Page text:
Forum with leaders draws few students


Joe Scott/The Daily Iowan
(From left) UI Student Government President Michael Currie, UI President Sally Mason, and Provost Wallace Loh address student questions about budget issues during a forum in the IMU on Wednesday.
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Few students attended the UI Student Government’s first open forum Wednesday evening, to which students had been invited to address their tuition concerns to UI President Sally Mason and Provost Wallace Loh.

Fewer than 20 students attended the forum, but Loh said he was still pleased with the outcome of the night.

“A real audience is an active audience,” Loh said. “ The size is irrelevant.”

UISG President Michael Currie said many factors, including lack of advertising and date selection, contributed to the low student turnout.

Mason greeted the handful of students with a basic synopsis of the university’s current financial situation. She discussed goals to maintain faculty and teaching positions as well as the university’s educational quality. She plans to meet these goals with her recommendation for a 6 percent tuition hike as well as a mid-year $100 surcharge for UI students, she said.

“We think a $100 surcharge is a reasonable request,” she said. “A 6 percent tuition increase would generate roughly $18 million for the university’s general education fund.”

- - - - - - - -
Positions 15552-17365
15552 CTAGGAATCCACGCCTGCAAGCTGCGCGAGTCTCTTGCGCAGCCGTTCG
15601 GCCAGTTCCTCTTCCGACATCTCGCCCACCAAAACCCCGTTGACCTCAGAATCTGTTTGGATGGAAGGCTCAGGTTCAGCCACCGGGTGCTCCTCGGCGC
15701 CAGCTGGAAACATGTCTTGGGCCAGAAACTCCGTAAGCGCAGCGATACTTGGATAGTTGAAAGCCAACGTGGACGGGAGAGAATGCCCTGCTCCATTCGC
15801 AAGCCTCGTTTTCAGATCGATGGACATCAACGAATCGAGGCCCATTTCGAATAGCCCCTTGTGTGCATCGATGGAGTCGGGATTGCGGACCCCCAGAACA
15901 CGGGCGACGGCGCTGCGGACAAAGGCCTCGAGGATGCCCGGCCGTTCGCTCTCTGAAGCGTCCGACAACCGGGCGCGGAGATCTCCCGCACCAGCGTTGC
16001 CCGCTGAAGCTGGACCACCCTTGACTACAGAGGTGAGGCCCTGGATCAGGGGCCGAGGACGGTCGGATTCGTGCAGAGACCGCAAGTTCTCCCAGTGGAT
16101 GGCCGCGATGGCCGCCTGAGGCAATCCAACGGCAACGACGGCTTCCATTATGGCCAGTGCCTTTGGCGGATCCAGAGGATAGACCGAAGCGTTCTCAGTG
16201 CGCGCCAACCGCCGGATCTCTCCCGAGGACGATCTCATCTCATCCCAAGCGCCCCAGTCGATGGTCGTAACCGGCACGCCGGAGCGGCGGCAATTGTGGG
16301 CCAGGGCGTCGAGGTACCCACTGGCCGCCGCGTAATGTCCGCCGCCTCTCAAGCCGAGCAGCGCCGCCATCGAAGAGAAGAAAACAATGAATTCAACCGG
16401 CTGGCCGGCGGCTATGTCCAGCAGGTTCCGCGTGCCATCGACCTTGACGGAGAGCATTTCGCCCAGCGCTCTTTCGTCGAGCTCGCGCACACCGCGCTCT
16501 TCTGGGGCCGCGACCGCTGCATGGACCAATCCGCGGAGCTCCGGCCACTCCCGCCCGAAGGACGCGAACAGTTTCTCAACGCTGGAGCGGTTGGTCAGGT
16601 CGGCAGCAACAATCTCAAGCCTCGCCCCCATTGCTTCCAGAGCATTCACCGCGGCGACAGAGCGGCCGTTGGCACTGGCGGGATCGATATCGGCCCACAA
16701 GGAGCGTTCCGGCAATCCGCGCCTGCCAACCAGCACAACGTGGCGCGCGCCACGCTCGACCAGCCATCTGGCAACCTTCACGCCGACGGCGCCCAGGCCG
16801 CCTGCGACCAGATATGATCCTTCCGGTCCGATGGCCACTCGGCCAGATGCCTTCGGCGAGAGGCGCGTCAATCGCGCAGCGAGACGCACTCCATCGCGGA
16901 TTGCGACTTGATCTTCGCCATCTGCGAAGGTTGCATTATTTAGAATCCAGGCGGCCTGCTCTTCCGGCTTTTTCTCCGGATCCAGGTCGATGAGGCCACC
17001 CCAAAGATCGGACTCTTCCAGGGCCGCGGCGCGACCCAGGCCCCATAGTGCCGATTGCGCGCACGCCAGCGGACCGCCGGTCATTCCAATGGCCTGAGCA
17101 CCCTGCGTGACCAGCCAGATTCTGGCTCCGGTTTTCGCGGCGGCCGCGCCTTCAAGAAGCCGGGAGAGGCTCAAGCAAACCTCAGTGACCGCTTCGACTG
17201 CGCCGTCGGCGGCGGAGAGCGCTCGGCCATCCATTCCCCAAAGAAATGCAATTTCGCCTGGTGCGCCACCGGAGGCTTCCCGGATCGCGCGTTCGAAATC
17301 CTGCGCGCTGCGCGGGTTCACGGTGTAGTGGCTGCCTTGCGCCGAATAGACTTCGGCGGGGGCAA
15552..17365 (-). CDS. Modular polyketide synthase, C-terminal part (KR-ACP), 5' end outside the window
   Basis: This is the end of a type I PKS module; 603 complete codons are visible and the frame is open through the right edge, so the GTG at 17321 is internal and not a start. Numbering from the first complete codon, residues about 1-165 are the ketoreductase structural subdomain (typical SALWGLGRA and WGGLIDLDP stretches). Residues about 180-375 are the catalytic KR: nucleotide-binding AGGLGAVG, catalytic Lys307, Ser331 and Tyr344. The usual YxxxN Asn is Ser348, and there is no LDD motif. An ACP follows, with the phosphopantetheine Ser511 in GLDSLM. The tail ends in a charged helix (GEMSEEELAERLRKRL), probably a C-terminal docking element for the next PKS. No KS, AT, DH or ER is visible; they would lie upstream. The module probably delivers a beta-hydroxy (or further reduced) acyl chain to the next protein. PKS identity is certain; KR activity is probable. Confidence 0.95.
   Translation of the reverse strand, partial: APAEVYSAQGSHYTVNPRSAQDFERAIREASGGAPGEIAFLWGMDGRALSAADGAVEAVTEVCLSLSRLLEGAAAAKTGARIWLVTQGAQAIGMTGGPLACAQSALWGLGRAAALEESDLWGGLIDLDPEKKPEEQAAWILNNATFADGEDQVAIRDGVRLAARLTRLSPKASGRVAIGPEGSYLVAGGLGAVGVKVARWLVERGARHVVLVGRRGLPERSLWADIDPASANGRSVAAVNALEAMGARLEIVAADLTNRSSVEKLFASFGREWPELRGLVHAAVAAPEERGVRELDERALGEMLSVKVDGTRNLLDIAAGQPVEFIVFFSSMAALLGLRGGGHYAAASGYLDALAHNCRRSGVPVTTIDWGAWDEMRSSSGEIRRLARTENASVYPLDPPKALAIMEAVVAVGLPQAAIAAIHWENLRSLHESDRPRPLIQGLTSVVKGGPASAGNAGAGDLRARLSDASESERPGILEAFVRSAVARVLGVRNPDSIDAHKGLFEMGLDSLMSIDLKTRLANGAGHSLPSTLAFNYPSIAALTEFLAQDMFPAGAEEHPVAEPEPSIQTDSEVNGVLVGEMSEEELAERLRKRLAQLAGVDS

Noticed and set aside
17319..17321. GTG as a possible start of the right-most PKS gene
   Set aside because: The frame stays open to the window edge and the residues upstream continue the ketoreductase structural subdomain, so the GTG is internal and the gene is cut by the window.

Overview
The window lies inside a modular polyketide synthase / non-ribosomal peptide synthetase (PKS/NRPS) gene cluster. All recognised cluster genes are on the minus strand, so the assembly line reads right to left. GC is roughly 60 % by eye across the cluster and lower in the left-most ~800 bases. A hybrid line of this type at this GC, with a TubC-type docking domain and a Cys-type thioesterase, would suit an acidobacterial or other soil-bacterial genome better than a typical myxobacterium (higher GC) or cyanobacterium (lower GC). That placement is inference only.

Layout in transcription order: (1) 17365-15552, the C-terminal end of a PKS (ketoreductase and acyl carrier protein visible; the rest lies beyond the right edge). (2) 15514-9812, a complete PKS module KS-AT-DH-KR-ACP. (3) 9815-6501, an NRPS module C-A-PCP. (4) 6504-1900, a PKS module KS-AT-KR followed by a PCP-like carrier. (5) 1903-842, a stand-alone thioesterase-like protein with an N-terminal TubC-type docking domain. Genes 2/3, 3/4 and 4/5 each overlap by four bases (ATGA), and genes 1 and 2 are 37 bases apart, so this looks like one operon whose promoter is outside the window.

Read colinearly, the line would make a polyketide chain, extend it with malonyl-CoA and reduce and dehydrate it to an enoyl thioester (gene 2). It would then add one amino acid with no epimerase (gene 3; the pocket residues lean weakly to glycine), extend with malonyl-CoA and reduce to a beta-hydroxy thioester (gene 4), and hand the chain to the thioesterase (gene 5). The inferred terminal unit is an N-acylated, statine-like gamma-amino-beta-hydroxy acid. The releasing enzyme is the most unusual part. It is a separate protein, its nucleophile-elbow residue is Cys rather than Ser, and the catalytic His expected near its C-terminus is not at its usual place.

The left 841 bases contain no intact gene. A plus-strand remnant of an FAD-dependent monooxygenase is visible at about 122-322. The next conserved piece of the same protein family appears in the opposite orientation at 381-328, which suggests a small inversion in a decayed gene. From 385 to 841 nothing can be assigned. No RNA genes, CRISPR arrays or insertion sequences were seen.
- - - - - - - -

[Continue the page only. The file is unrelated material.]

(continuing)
The money brought in through student charges doesn’t come close to the roughly $65 million the university was forced to cut this year. Mason said her goal was to avoid asking students to make up the cuts, but to do their part in sharing the burden to help the university sustain its academic programs and faculty.

The floor was then opened to student questions, when one UI senior asked how the university will help students who might have trouble affording the $100 spring surcharge.

Mason said students facing financial burden who receive PELL grants or other need-based financial aid would be exempt from the extra fee.

UI senior Samantha Malloy asked Mason about her potential bonus. Mason, who refrained from taking what the state Board of Regents refer to as incentive pay this year, said taking that type of compensation would be inappropriate given the economic times, noting the performance-based pay was not described as a “bonus” in her original contract.

“I think it was informative,” Malloy said. “It was good to be here and listen to the plans they have.”

But Malloy did express concerns with the mid-year surcharge, despite Mason’s rationale.

Mason also addressed concerns that many teaching assistant positions could be cut.

She said the university is not looking to cut any TA positions and will hold up the commitments they have made to graduate students, but noted the university doesn’t have the funds to fill all vacant positions next year.

Two additional forums have been scheduled for February and March of 2010, and Currie said he is hopeful student turnout will be higher. UISG officials plan to pursue better marketing strategies for future forum events, he said.

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